Handout: Poetry and Power: John F. Kennedy’s Inaugural Address Reading copy of JFK’s Inaugural Address
Handout: Rhetorical Terms and Techniques of Persuasion
Chart: Excerpts from Inaugural Suggestions and Delivered Speech

Procedure
1. Have students read Poetry and Power: John F. Kennedy’s Inaugural Address to provide them with background information about the speech.
2. Have students read through the text of JFK’s inaugural address as they listen to his speech. (http://www.jfklibrary.org/Asset-Viewer/BqXIEM9F4024ntFl7SVAjA) 3. Provide students with the Rhetorical Terms and Techniques of Persuasion handout and review the terminology of rhetorical methods.

4. Have students mark up the speech, noting where the specific rhetorical methods occur. 5. Discuss Kennedy’s preferences in speechwriting, as described by Sorensen in his biography of Kennedy:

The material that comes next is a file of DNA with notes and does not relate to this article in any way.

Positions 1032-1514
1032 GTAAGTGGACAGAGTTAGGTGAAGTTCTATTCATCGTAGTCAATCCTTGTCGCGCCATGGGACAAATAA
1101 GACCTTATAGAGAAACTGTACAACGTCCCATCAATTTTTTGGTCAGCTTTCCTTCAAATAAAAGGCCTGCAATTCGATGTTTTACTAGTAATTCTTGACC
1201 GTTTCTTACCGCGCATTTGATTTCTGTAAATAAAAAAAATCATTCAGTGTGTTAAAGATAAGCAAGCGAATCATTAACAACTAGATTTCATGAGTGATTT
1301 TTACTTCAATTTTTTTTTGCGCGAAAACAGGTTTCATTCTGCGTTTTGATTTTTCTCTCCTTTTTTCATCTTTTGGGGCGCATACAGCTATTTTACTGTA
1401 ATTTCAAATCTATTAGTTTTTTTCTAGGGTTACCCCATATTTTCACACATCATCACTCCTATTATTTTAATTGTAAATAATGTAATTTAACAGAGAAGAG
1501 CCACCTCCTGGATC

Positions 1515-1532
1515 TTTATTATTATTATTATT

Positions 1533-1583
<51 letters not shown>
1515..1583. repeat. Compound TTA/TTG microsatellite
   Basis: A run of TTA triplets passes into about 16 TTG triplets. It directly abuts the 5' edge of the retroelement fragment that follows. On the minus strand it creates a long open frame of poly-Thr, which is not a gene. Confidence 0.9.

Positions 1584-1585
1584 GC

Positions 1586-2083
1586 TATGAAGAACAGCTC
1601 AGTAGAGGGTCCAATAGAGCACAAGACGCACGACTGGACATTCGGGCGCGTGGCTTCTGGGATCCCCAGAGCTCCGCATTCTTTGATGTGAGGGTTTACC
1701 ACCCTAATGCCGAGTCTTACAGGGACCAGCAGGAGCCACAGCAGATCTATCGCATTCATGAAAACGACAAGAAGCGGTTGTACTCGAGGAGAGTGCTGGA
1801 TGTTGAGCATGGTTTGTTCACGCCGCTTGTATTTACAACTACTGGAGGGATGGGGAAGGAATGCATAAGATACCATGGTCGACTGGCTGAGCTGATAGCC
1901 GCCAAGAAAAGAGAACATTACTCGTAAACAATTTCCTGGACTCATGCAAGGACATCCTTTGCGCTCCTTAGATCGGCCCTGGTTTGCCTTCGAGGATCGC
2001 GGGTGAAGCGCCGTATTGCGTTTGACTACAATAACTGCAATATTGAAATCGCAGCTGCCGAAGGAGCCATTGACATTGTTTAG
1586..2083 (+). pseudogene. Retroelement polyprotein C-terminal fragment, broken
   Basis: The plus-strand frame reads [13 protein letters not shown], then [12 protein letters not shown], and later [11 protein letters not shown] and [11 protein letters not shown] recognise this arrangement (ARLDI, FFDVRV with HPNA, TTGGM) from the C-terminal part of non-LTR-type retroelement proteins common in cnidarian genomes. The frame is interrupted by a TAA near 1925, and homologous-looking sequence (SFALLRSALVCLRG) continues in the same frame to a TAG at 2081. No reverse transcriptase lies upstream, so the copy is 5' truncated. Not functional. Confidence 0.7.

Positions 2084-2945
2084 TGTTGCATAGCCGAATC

―[S]hort speeches, short clauses and short words, wherever possible.‖ (Sorensen, Kennedy, 60.)
―The test of a text was not how it appeared to the eye but how it sounded to the ear‖ (Sorensen, Kennedy, 61.)

Prepared by the Department of Education and Public Programs, John F. Kennedy Presidential Library and Museum

―He liked to be exact. But if the situation required a certain vagueness, he
would deliberately choose a word of varying interpretations rather than bury his imprecision in ponderous prose.‖ (Sorensen, Kennedy, 61.)

―The intellectual level of his speeches showed erudition but not arrogance.‖ (Sorensen, Kennedy, 62.)
6. Explain that for many of his key speeches, Kennedy turned to several advisors for their suggestions on content.
7. Provide students with the chart Excerpts from Inaugural Suggestions and Delivered Speech that shows excerpts of suggestions for the speech provided by Adlai Stevenson and John Kenneth Galbraith that were included in the delivered speech—and the revisions made to these excerpts for the delivered speech.

8. Discuss with the class the changes made by Sorensen and Kennedy to the original suggested excerpts from Galbraith and Stevenson.

Assessments